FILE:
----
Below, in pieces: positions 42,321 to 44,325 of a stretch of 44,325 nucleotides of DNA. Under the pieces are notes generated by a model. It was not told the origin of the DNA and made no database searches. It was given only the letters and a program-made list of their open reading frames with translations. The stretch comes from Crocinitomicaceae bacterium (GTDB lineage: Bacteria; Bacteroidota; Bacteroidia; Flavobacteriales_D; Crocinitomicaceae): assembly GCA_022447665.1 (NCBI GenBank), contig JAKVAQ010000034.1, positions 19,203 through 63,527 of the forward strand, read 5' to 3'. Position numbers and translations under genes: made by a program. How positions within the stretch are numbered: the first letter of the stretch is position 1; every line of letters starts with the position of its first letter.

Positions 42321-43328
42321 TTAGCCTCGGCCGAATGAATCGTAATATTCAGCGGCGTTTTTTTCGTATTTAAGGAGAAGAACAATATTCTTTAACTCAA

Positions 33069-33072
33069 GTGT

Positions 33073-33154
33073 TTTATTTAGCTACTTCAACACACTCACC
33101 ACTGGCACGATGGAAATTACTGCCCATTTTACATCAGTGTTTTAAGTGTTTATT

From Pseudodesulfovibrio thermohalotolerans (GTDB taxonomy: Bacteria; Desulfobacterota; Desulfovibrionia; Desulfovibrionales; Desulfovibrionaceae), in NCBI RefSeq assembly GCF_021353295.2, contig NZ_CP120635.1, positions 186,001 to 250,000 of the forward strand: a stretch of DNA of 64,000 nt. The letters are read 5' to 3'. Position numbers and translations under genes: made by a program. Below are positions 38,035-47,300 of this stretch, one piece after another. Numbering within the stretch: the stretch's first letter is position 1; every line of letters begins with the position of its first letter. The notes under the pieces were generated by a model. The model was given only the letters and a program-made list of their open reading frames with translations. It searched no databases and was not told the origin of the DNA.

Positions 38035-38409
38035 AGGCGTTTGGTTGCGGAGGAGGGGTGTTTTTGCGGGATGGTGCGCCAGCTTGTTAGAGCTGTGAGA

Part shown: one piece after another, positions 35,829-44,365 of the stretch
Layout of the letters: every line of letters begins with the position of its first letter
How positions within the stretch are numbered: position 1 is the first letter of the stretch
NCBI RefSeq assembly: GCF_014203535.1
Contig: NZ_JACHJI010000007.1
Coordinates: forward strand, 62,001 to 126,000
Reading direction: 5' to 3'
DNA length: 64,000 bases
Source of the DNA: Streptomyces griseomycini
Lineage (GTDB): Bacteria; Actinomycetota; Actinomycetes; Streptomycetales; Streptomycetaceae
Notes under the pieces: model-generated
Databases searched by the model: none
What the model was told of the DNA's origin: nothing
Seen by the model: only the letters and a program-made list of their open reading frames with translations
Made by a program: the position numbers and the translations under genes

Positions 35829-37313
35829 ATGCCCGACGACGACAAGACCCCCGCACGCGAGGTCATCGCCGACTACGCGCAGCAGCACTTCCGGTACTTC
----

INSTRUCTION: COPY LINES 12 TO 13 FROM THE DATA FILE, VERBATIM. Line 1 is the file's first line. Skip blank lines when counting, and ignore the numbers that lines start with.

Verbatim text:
Part shown: one piece after another, positions 35,829-44,365 of the stretch
Layout of the letters: every line of letters begins with the position of its first letter